Carlos Slim says three-day work week should be standard. Could it work?

Carlos Slim, Mexican telecoms tycoon and the world's richest man, says people should work three days a week, but not retire until they are in their seventies. Others, including Google co-founder Larry Page, share Carlos Slim's vision of shorter work weeks, but is it a serious option for companies and workers?

Jorge Adorno/Reuters/File
Mexican businessman Carlos Slim attends the 20th annual meeting of the Circulo de Montevideo Fundation in Luque, Paraguay. Carlos Slim says people should work three days a week, but not retire until they are in their seventies.

A three-day work week may sound idealistic, but the world's richest man thinks it should be the standard.

Carlos Slim is calling for a "radical overhaul" of how people work. People shouldn’t retire when they are 50 or 60 – instead, people should work until they are older, but take more time off during their longer careers, says the Mexican telecoms tycoon, and now the richest man in the world.

“People are going to have to work for more years, until they are 70 or 75, and just work three days a week – perhaps 11 hours a day,” he said at a business conference in Paraguay last week, according to, as translated by the Financial Times. A three-day work week would allow people to relax more and lead to a healthier and more productive labor force, Slim says. Plus, working beyond your fifties and sixties would benefit people financially, he added.

Slim isn’t the only businessman calling for shorter work weeks. Last month, Google co-founder Larry Page shared his vision for a future where the average person had shorter work weeks and took longer vacations, as the Monitor has reported. Mr. Page said the things that make people happy are housing, security, and opportunity for your children. He also mentioned how Richard Branson, the founder of Virgin Group, is advocating for employers in the United Kingdom to hire two part-time employees rather than one full-time employee. That way, young people can work some hours rather than none at all, Page says.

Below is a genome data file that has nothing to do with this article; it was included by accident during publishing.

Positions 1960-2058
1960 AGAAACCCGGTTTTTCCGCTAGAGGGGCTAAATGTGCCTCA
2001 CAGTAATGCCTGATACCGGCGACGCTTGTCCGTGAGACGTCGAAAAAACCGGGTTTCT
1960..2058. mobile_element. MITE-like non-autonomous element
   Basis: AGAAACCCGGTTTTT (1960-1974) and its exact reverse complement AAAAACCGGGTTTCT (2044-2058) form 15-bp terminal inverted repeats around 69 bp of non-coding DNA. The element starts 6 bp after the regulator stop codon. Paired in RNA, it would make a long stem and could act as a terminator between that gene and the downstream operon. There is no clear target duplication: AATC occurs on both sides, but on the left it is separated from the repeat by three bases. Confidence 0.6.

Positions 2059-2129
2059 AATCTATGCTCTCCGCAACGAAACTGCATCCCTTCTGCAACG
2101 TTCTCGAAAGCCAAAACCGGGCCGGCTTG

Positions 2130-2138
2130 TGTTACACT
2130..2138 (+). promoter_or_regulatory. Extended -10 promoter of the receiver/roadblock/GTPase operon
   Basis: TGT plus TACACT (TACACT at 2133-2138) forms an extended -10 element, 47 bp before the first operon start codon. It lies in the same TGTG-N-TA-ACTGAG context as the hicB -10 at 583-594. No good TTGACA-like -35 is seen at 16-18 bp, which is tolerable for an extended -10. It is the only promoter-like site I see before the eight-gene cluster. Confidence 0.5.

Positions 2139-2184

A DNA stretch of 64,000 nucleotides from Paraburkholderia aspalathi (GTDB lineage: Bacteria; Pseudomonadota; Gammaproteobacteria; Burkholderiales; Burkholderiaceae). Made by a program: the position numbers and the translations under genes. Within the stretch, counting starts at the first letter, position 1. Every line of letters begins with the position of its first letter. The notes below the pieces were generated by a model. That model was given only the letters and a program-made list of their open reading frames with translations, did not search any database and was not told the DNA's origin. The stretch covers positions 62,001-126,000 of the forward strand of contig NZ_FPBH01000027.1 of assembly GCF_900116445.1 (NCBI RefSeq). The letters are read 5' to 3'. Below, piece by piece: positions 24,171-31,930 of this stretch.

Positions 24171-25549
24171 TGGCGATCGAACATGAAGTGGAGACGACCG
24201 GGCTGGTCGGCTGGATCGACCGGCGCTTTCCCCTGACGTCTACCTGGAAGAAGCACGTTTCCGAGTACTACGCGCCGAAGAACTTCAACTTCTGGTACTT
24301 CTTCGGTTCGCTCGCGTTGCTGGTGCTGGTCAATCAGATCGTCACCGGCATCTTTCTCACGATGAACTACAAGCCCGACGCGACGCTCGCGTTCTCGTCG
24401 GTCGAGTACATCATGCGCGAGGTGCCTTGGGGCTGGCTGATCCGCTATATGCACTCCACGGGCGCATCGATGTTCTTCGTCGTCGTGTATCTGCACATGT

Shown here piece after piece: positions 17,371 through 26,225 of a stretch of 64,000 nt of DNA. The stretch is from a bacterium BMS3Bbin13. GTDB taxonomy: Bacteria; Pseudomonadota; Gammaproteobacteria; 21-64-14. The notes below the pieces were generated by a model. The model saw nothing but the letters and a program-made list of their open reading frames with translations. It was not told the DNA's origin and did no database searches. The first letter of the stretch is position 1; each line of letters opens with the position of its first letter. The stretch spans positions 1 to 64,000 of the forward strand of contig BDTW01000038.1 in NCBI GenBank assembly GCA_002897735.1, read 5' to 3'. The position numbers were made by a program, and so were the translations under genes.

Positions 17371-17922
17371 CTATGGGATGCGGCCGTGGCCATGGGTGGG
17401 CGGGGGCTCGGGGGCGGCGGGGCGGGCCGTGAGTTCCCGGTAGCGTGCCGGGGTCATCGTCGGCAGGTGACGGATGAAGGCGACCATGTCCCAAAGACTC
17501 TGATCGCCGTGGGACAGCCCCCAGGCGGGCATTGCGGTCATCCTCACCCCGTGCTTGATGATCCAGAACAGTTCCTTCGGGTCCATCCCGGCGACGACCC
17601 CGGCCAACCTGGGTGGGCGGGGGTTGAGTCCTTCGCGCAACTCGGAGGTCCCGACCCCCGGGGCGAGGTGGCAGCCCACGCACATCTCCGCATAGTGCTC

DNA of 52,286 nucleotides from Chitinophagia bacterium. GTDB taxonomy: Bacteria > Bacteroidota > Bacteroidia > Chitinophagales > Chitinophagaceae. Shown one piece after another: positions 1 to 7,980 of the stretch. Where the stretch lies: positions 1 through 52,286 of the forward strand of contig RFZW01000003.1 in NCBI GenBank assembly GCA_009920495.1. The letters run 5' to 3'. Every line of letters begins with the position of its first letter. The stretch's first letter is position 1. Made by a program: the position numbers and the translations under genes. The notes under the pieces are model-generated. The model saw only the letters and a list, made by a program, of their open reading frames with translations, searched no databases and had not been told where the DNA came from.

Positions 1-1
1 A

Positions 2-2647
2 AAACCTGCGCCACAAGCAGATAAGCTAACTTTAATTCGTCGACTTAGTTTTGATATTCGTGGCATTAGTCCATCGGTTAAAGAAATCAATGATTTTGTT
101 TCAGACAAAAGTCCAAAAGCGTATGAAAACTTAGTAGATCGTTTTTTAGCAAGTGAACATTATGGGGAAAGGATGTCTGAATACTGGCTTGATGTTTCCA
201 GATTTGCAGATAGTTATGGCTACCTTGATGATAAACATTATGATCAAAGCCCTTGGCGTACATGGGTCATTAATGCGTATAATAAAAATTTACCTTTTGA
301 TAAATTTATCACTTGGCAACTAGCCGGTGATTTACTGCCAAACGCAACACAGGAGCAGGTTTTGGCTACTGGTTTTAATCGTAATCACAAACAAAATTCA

"Most people like working, but they'd also like more time with their family or to do their own interests," he says.

But if companies were to implement a shorter work week or split a full-time job into two part-time jobs, what would that mean for employers and workers? It could work, but it is complicated. 

People working four days a week tend to be more productive during work and generally spend less time commuting, according to Emory University WorkLife Resource Center. But, working four days a week and more hours each day would mean workers with children could have trouble arranging child care and transportation. Another con is supervision issues. Managers may have to have the same schedule as the employee at some companies, resulting in overtime expenses and creating salary equity issues, according to Emory University.

Some smaller companies already implement a four-day work week. Treehouse, an online education company, has its 70 employees work four days a week with full-time salaries. In a Quartz blog post, CEO Ryan Carson says Treehouse had a yearly revenue growth of 120 percent and has more than 70,000 students paying for the company's services. He claims his company has increased efficiency and boosted morale with a shorter work week. 

Splitting a full-time job into two part-time jobs is tricky. More people are employed and receive some form of income, while having more free time outside their work schedules. But being part-time means corporations don't have to pay for insurance for part-timers. With the Affordable Care Act, employers are opting for more part-time employees to avoid paying for health coverage, although part-time workers can find cheaper health insurance through the ACA and other venues. Meanwhile, US jobs have increased by 288,000 in June but the number of involuntary part-time workers (people who want to be full-time but either cannot find full-time employment or had their hours cut) also went up by 275,000 to 7.5 million, according to the Bureau of Labor Statistics

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